Archives for posts with tag: federal hill

I miss the ocean.  Even though I live right on (literally) Lake Ontario, I miss the ocean.  The lake isn’t the same.  There aren’t any seafood shacks like Champlin’s or Iggy’s.  Every summer in Rhode Island, we order clam cakes, lobster rolls, whole lobsters with fresh drawn butter.  The meat of the lobster is so sweet and succulent.  I always tell my husband that I hate being “landlocked,” that I need to be living on a coastline.  As usual he rolls his eyes and ignores me.  Don’t worry, one day I’ll get my way and we’ll be close to the ocean.

Trying to appease me somewhat, my husband brought lobsters from Halifax after an interview at Dalhousie University.  (Not my first choice of places to live.)  Last year, he was in Cape Breton Island on an elective and did I give him an earful for not bringing back lobsters that time.  This time, I didn’t even mention anything about lobsters and he brought them.

The Rhode Islander in me immediately thought to make lobster ravioli.  Federal Hill, our Little Italy, is the place for lobster ravioli.  Venda Ravioli makes amazing lobster ravioli.  What I wouldn’t give for a heaping plate of those beautiful pillows of flavor right now.  Once when I was at home in Rhode Island, I went to Trader Joe’s and noticed they had some prepackaged lobster ravioli.  I decided to try it out and the guy at the checkout told me that he couldn’t believe how popular the lobster ravioli was in Rhode Island and that he worked in several Trader Joe’s throughout the US and never even noticed them before coming to Rhode Island.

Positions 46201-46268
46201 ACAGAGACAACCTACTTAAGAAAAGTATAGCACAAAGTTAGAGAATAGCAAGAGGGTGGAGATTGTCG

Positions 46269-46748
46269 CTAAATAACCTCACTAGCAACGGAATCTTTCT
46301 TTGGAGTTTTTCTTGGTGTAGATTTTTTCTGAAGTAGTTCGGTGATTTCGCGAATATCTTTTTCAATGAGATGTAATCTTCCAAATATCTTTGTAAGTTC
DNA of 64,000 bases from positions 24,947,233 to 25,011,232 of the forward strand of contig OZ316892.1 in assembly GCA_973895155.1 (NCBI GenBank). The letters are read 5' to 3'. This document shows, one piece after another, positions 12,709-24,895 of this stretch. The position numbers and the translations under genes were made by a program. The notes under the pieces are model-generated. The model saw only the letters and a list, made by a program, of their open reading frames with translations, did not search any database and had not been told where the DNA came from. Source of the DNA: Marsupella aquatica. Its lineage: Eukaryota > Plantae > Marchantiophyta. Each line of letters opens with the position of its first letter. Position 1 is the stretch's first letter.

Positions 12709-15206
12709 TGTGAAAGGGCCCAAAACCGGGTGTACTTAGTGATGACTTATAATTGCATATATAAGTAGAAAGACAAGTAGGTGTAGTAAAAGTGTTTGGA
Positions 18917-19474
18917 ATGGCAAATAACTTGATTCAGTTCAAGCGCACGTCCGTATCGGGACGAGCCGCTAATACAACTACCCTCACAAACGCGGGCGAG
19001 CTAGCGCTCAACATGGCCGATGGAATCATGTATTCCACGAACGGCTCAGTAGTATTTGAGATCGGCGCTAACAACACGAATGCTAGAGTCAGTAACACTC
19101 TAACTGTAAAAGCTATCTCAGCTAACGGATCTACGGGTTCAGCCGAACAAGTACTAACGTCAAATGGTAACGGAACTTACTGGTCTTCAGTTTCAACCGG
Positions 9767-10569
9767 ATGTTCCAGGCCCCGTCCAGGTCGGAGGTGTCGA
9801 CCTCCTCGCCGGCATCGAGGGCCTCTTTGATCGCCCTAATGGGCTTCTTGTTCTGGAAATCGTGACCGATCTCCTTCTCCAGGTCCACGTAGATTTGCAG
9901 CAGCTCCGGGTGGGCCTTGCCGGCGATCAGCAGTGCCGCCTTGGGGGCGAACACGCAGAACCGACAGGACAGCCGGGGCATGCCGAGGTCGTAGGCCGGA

A pasta dish is never complete without a side of bread and garlic and herb infused olive oil.

As much as I wanted to make lobster ravioli, I deemed it as too much work.   My husband brought whole lobsters, he wasn’t bright enough to just get me the meat.  One step at a time.  I had to clean the meat out of the shell, and after that messy ordeal, we were lucky I didn’t just melt some butter and have us eat the lobster plain (even though this way is delicious in its own right).  I decided go with the Federal Hill idea and simply make an egg pasta with lobster that you could find almost anywhere on Federal Hill.  We enjoyed it and it brought me back to my Rhode Island roots and the lobster meat tasted like the ocean, almost making me feel as though I was near the coast.

Federal Hill Style Lobster with Pasta

inspired and adapted from Food and Wine and Gourmet

Serves 3-4


2 1 1/2 pound lobsters, cooked, meat removed and cut into large chunks, and shells reserved

3 tablespoons olive oil

2 shallots, chopped

4 cloves of garlic, smashed and minced

1 bay leaf

3/4 teaspoon crushed red chilies, or to taste

5 canned plum tomatoes, crushed with your hands